Staphylococcus aureus is a feared pathogen (MRSA, multi-resistant S. aureus) due to frequent resistances against many antibiotics, especially in hospital infections. Researchers at the Paul-Ehrlich-Institut have identified immunological processes that prevent a successful immune response directed against the pathogenic agent. The delivery of bacterial proteins with RNA adjuvant or messenger RNA (mRNA) into immune cells allows the re-direction of the immune response towards an active defense against S. aureus. This could be of significant importance for the development of an effective vaccine. PLOS Pathogens has published these research results online on 25 May 2017.

Staphylococcus aureus (S. aureus) is a bacterium that colonizes by far more than half of the skin and the mucosa of adults, usually without causing infections....

Im Focus: A quantum walk of photons

Physicists from the University of Würzburg are capable of generating identical looking single light particles at the push of a button. Two new studies now demonstrate the potential this method holds.

The quantum computer has fuelled the imagination of scientists for decades: It is based on fundamentally different phenomena than a conventional computer....

Im Focus: Turmoil in sluggish electrons’ existence

An international team of physicists has monitored the scattering behaviour of electrons in a non-conducting material in real-time. Their insights could be beneficial for radiotherapy.

We can refer to electrons in non-conducting materials as ‘sluggish’. Typically, they remain fixed in a location, deep inside an atomic composite. It is hence...

Im Focus: Wafer-thin Magnetic Materials Developed for Future Quantum Technologies

Two-dimensional magnetic structures are regarded as a promising material for new types of data storage, since the magnetic properties of individual molecular building blocks can be investigated and modified. For the first time, researchers have now produced a wafer-thin ferrimagnet, in which molecules with different magnetic centers arrange themselves on a gold surface to form a checkerboard pattern. Scientists at the Swiss Nanoscience Institute at the University of Basel and the Paul Scherrer Institute published their findings in the journal Nature Communications.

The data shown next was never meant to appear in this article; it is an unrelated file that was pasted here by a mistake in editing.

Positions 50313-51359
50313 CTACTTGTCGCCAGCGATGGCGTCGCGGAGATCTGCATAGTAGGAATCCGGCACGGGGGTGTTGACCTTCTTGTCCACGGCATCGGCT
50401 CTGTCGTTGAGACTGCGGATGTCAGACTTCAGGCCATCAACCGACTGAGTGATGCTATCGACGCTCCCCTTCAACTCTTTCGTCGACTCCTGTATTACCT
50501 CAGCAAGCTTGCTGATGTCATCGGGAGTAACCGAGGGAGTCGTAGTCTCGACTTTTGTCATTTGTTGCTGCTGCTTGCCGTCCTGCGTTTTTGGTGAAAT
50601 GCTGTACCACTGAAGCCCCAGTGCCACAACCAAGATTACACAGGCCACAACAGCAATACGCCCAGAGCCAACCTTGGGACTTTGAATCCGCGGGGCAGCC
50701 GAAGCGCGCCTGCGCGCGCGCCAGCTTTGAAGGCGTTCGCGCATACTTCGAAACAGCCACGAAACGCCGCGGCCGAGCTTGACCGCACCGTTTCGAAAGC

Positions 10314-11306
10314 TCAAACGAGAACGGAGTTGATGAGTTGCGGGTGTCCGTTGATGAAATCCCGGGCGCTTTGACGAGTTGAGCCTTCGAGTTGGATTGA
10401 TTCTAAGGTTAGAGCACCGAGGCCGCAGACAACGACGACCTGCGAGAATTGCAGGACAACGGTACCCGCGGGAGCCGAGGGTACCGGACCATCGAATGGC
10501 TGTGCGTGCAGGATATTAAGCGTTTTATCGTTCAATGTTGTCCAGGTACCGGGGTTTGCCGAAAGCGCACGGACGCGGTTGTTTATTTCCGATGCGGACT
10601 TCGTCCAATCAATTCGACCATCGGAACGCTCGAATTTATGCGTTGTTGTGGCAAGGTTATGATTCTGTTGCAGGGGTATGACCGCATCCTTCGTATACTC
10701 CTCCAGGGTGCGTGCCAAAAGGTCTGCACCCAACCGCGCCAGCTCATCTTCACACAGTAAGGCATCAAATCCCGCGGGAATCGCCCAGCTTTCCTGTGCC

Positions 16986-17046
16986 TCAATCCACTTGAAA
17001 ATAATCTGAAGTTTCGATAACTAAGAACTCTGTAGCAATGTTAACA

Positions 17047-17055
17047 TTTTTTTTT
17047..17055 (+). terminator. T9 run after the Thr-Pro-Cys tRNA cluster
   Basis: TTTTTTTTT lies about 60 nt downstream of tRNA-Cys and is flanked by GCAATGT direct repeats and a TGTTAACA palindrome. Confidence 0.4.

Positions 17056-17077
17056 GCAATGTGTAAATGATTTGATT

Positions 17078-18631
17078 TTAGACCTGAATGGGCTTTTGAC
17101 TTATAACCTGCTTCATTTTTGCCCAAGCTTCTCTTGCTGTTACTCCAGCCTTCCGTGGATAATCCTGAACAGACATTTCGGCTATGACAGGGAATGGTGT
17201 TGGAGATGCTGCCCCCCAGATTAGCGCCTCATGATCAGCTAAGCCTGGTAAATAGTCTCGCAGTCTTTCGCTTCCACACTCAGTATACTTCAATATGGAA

Ferrimagnets are composed of two centers which are magnetized at different strengths and point in opposing directions. Two-dimensional, quasi-flat ferrimagnets...

Im Focus: World's thinnest hologram paves path to new 3-D world

Nano-hologram paves way for integration of 3-D holography into everyday electronics

An Australian-Chinese research team has created the world's thinnest hologram, paving the way towards the integration of 3D holography into everyday...

All Focus news of the innovation-report >>>

Anzeige

Anzeige

Event News

Marine Conservation: IASS Contributes to UN Ocean Conference in New York on 5-9 June

24.05.2017 | Event News

AWK Aachen Machine Tool Colloquium 2017: Internet of Production for Agile Enterprises

23.05.2017 | Event News

Dortmund MST Conference presents Individualized Healthcare Solutions with micro and nanotechnology

22.05.2017 | Event News

 
Latest News

How herpesviruses win the footrace against the immune system

26.05.2017 | Life Sciences

Water forms 'spine of hydration' around DNA, group finds

26.05.2017 | Life Sciences

First Juno science results supported by University of Leicester's Jupiter 'forecast'

26.05.2017 | Physics and Astronomy

VideoLinks
B2B-VideoLinks
More VideoLinks >>>